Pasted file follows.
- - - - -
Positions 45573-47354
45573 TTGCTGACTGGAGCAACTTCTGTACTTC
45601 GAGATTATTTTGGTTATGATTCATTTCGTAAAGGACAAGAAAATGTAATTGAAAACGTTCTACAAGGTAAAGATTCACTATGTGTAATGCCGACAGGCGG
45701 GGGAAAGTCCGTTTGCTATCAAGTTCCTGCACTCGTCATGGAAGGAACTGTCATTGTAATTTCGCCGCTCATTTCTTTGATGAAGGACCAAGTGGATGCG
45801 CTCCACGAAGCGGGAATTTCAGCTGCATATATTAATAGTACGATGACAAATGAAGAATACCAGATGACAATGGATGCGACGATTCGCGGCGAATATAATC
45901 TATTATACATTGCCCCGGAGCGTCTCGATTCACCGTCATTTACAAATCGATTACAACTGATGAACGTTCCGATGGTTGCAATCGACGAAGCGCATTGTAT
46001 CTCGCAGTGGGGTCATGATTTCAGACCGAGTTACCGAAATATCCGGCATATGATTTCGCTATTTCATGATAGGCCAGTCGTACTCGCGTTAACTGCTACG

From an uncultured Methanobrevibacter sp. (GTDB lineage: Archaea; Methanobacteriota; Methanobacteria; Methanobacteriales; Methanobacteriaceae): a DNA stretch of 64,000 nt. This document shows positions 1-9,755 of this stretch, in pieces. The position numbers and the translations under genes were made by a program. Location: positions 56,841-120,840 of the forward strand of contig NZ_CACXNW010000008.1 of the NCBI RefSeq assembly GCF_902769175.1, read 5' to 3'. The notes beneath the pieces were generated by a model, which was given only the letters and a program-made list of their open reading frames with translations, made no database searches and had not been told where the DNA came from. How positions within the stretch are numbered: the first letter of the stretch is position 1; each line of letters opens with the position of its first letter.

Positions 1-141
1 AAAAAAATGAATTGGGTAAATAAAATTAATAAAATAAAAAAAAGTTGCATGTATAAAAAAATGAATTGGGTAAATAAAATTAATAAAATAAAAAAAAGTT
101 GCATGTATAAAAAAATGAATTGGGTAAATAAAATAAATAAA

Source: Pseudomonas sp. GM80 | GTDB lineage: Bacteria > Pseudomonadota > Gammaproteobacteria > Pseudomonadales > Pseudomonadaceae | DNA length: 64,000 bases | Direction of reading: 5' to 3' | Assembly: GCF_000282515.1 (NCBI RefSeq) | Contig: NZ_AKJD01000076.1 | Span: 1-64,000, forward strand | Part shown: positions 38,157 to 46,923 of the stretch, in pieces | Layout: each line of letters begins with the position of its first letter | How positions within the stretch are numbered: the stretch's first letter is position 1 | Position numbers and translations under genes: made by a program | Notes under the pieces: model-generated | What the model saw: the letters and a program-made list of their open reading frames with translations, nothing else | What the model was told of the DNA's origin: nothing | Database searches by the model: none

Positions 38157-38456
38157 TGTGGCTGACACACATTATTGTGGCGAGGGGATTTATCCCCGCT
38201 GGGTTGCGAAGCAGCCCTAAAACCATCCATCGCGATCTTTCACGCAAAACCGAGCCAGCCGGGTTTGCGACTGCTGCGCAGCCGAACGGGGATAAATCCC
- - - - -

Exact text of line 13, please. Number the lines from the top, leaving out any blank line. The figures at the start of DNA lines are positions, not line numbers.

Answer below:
Positions 38157-38456